Episode 69: This should be your MSP’s marketing funnel

Episode 69: This should be your MSP’s marketing funnel

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Paul Green's MSP Marketing Podcast
Episode 69: This should be your MSP’s marketing funnel
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In this week’s episode

  • Embrace the ‘science’ and say goodbye to your marketing appearing to be frustratingly random. This week it’s all about Paul’s formula for a great marketing ‘funnel’. You can make it much easier to attract new leads and turn them into clients with this detailed 10 step marketing machine
  • Also on this week’s show, how to increase the fun at work and improve productivity at the same time – it really is a win-win
  • Plus details of six new monthly recurring revenue streams and a brilliant book recommendation from a productivity expert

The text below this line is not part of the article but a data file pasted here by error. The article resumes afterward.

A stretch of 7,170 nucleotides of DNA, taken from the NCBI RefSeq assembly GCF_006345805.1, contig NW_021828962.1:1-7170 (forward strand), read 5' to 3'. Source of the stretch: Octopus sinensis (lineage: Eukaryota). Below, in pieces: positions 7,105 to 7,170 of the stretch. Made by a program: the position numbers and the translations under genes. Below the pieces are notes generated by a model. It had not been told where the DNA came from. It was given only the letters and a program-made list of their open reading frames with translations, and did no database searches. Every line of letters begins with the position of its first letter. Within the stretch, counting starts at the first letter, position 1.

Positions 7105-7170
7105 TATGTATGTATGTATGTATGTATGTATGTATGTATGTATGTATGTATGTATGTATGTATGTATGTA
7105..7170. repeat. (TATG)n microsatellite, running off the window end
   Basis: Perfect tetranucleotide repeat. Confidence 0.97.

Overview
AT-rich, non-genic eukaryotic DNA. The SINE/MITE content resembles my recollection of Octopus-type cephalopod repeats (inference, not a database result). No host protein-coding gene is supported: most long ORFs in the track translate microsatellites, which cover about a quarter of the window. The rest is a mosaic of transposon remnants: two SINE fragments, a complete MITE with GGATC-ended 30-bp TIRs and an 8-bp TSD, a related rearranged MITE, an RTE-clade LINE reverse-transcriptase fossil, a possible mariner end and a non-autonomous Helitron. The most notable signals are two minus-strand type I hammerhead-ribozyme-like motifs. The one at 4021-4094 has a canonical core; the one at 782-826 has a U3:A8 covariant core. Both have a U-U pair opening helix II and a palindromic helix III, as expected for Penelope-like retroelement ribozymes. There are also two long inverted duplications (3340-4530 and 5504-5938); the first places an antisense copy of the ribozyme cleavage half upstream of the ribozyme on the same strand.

Show notes

Episode transcription

Voiceover:
Fresh every Tuesday for MSPs around the world. This is Paul Green’s MSP Marketing Podcast.

Paul Green:
Hello and welcome back to another podcast. Here’s what we’ve got coming up for you this week.

Paul Charnock:
You’ve now got six monthly revenue streams that MSPs can sell.

Paul Green:
We’re also going to be talking about marketing funnels. In fact, I’m going to explain what a marketing funnel is and tell you what your MSPs marketing funnel really should look like.

Paul Green:
Plus I’ll be offering you a free book, a chance for you to get a copy of my book on MSP Marketing. And we’ve got a book suggestion from a productivity expert who’s helping thousands of business owners around the world to get more done.

Voiceover:
Paul Green’s MSP Marketing Podcast.